The blind squirrel found an acorn.
It was bound to happen. After stumbling around in an amaurotic crepuscule, falling out of a few trees, and living in a virtually opaque stupor, the scansorial rodent finally discovered what empiricists working with even modestly functioning faculties have known for a while: “LinkedIn is ‘trending in the wrong direction‘”.
Analyst after analyst has taken a hard look at the company and decided that LinkedIn is either facing some serious internal problems or is simply no longer a high-growth company.
I don’t know about internal problems. But LinkedIn is clearly facing some identity problems. It can’t decide if it wants to be Barron’s or National Enquirer. It can’t decide if it wants to trade on politics or soft porn (a distinction without a difference?). It can’t decide if it wants to emulate Twitter (rants) or YouTube (vapid video). It can’t decide if it wants to be the next Facebook (inane posts) or the next SnapChat (inane photographs). The only thing that appears to be clear is that LinkedIn no longer chooses to be a professional networking platform with any standards for content or decorum.
I understand numbers. I grasp the concept that the larger the numbers, the greater the trend toward common denominators. I realize that, in large enough numbers, common will equate to mediocre. And I’ve seen that — as superficiality, trivialization, and incivility prevail — common denominators trend toward the lowest. That’s why God invented mediation. And God certainly knows that with all the blithering that’s posted to LinkedIn about disruptive innovation, Big Data, and digital everything, there has to be an algorithmic way to screen content before it gets posted.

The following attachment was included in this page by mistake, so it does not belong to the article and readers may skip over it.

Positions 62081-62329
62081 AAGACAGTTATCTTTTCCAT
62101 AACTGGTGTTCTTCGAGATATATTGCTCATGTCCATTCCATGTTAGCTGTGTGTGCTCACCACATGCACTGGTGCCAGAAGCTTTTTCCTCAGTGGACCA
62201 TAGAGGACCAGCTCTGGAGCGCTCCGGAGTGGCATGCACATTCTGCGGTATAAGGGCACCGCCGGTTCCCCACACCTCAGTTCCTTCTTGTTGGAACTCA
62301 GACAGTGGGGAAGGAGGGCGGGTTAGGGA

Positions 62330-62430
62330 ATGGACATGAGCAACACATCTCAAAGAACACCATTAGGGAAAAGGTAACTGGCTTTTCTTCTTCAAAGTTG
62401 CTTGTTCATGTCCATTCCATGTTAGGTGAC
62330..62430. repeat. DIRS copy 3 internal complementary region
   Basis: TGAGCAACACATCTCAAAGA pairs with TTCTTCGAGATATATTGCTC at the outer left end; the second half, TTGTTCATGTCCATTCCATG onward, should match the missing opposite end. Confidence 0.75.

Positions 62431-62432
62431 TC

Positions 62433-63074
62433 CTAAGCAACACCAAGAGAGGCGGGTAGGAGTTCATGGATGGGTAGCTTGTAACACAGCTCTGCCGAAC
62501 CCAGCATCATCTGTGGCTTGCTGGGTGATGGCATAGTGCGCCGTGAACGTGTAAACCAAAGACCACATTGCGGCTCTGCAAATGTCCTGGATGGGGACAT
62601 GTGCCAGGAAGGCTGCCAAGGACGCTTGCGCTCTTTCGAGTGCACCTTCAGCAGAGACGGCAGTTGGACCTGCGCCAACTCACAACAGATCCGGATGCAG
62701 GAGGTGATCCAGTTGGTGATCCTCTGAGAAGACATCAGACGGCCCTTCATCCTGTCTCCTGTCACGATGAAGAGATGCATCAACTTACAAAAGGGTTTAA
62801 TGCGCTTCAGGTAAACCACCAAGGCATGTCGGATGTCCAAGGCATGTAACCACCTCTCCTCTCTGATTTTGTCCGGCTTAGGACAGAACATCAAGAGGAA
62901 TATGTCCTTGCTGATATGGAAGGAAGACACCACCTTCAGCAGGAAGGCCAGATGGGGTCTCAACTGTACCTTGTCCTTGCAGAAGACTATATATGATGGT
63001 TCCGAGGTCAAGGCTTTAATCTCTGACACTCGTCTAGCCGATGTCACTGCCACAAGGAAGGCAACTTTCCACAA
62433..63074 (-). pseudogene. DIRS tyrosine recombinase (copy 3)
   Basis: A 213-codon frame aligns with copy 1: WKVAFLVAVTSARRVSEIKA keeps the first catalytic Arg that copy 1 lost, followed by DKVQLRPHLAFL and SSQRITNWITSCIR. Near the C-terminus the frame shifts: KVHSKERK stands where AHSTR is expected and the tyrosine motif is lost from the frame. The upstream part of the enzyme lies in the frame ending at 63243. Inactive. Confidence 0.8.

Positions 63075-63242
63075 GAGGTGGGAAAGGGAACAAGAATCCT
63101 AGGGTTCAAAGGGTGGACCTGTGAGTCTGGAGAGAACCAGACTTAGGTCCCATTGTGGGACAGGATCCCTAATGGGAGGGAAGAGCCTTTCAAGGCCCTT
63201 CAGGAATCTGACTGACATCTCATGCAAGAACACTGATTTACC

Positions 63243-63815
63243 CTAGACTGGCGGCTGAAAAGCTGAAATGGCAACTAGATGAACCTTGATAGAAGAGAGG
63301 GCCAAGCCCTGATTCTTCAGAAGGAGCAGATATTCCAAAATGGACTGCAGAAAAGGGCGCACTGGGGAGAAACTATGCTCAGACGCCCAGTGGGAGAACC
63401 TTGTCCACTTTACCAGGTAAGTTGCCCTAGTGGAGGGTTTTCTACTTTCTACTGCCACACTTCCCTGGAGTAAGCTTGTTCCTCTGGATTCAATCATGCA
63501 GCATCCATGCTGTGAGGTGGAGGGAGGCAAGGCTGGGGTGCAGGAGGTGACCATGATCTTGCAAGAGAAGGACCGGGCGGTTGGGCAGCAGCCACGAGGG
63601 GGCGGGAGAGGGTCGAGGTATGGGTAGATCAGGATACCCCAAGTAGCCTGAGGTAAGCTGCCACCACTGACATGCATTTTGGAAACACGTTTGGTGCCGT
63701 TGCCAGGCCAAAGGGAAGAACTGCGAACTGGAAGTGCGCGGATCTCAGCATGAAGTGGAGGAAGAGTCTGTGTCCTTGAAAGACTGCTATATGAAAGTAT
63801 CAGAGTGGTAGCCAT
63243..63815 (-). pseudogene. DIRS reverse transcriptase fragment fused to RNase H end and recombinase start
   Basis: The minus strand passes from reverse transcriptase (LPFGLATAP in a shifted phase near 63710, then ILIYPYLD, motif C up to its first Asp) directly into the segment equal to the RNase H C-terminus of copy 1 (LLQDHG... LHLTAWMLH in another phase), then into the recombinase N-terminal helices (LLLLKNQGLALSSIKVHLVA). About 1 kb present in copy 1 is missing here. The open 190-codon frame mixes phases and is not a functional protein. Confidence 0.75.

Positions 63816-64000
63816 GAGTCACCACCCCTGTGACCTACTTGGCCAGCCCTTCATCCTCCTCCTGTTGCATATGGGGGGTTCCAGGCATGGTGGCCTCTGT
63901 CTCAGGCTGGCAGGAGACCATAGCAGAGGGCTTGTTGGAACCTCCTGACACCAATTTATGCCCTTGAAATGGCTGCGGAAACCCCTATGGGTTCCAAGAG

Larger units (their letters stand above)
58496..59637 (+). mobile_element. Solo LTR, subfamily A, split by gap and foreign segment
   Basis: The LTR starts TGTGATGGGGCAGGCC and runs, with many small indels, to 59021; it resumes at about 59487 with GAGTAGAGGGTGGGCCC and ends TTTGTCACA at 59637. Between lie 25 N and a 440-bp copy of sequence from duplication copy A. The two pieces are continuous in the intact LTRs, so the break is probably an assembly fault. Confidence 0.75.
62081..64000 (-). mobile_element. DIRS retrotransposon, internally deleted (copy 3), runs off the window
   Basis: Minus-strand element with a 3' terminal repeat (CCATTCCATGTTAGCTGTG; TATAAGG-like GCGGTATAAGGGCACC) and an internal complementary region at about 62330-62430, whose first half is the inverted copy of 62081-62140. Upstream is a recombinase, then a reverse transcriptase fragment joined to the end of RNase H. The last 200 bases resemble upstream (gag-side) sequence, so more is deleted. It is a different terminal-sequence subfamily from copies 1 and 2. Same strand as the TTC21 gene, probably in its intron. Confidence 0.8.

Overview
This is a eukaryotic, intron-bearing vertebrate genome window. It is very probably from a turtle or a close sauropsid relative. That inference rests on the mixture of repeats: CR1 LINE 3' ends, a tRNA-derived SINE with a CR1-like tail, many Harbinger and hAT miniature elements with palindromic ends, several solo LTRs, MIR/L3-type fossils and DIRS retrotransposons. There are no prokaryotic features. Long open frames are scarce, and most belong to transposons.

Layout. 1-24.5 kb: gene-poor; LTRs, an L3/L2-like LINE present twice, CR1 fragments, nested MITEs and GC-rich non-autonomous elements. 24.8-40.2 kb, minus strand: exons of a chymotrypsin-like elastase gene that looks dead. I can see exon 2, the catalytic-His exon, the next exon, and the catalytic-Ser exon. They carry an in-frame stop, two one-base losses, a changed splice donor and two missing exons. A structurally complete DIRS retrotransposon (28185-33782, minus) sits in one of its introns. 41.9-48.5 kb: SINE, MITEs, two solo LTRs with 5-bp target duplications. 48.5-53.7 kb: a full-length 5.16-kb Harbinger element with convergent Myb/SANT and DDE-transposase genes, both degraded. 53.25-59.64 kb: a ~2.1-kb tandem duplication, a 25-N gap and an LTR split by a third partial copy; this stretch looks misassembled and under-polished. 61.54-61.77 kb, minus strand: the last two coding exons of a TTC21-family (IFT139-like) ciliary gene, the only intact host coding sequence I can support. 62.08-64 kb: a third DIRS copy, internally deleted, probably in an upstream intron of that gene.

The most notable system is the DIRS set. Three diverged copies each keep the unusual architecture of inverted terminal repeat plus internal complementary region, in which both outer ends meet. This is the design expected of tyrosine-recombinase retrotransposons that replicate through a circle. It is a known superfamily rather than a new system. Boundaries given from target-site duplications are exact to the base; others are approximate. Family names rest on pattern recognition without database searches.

As long as I don’t have to pay for LinkedIn, I’ll continue to use it. I’ll have to be more patient everyday. I’ll have to separate more chaff from diminishing quantities of wheat. It’ll be a pure numbers game in which I, like the blind squirrel, can only hope to happen upon the meaningful acorn of content.
Nothing lasts forever. And LinkedIn is on the fast track to oblivion.
Image by geralt, courtesy of pixabay.com.